The Economics of Innovation in the Telecommunications Industry

By John R. McNamara | Go to book overview

Preface

The telecommunications infrastructure of the United States is of great economic significance in its own right as well as being essential for the efficient functioning of all other sectors of the economy. An efficient telecommunications system not only makes possible the rapid provision of government services, the instantaneous transmission of news and the simplification of social communications but also is essential for the widespread communication of prices and other economic data that form the basis for the countless business decisions that, in the aggregate, guide the behavior of the free-market economy. Improvements in telecommunications system efficiency and services directly improve the functioning of market mechanisms and therefore have a direct impact on the performance of the economic system. There is no reason to accept anything but the best available telecommunications services, and the national interest is well served by active research and development programs that bring improved communications services to market.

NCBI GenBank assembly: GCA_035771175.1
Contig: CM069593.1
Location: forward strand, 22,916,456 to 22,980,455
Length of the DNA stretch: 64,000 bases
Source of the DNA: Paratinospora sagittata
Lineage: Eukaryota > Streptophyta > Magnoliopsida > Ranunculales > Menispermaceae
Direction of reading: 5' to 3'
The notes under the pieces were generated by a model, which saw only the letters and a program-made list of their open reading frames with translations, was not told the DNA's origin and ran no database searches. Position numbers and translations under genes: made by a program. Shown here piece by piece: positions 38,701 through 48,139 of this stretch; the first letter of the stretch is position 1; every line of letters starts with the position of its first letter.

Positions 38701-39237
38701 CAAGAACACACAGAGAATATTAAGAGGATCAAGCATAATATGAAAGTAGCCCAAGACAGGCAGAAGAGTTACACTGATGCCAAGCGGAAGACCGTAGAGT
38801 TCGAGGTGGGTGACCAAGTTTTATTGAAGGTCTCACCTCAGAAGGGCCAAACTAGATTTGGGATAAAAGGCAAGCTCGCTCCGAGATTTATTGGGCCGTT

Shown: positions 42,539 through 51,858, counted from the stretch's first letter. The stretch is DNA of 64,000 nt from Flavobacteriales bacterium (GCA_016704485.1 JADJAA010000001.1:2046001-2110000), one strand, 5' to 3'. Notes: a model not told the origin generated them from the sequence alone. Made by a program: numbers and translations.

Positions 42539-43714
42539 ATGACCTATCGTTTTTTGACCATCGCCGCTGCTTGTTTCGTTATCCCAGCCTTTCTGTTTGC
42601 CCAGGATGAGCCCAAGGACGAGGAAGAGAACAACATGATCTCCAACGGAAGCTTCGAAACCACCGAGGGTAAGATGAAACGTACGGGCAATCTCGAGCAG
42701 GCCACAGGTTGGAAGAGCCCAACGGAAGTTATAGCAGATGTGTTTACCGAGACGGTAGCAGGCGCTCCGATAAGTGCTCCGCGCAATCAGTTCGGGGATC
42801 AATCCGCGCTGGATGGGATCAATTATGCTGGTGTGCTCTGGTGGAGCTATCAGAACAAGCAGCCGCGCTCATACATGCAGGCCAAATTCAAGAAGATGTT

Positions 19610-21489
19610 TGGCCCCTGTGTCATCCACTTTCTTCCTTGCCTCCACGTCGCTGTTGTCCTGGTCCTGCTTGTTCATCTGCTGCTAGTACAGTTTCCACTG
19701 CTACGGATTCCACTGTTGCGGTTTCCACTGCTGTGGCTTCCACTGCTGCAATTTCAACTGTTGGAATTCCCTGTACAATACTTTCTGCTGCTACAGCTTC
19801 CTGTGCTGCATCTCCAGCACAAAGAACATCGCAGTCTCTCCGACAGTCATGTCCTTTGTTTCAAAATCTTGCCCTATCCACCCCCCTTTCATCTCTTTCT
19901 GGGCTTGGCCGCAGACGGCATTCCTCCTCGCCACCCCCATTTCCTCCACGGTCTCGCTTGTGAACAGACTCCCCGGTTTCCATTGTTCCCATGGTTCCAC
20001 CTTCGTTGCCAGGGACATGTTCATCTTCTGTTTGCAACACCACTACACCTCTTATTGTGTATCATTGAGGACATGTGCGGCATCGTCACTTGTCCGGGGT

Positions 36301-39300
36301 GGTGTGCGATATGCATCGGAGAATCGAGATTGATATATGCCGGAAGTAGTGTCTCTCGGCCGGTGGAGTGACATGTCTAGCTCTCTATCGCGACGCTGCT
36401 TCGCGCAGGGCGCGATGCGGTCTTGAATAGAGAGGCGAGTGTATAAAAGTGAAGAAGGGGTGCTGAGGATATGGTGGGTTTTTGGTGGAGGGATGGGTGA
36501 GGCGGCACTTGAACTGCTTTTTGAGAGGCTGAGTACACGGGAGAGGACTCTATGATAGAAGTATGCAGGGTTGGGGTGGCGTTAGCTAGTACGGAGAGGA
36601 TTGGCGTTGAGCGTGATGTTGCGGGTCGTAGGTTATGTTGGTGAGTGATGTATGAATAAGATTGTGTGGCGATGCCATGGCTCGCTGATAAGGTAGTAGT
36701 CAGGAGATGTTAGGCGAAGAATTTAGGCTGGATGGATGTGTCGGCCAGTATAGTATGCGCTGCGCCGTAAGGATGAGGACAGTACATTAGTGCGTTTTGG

Since the Civil War, when the emerging telegraph service proved invaluable in the conduct of military operations, an efficient, reliable, and secure national electronic communications system has been considered strategically important by the federal government. The government also has an interest in the availability of electronic communications to assist in protecting the public in time of natural disaster or epidemic.

Early in the history of telecommunications both in Europe and in the United States, it was a matter of common sense that a region or a nation was best served by a single integrated electronic communications system

-vii-

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